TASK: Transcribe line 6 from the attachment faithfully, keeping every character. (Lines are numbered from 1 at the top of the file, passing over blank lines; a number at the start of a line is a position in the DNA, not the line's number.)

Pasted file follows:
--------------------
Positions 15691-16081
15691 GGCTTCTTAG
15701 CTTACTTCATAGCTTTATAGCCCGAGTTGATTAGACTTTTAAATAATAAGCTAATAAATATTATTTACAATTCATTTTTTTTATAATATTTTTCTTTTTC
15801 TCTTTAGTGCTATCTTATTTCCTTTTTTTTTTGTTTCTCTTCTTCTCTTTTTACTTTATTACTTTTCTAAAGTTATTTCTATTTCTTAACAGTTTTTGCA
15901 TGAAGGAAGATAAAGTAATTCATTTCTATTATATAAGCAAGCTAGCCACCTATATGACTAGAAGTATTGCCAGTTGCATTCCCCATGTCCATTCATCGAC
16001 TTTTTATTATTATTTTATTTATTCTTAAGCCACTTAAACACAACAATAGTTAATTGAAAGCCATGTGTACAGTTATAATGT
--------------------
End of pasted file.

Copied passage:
16001 TTTTTATTATTATTTTATTTATTCTTAAGCCACTTAAACACAACAATAGTTAATTGAAAGCCATGTGTACAGTTATAATGT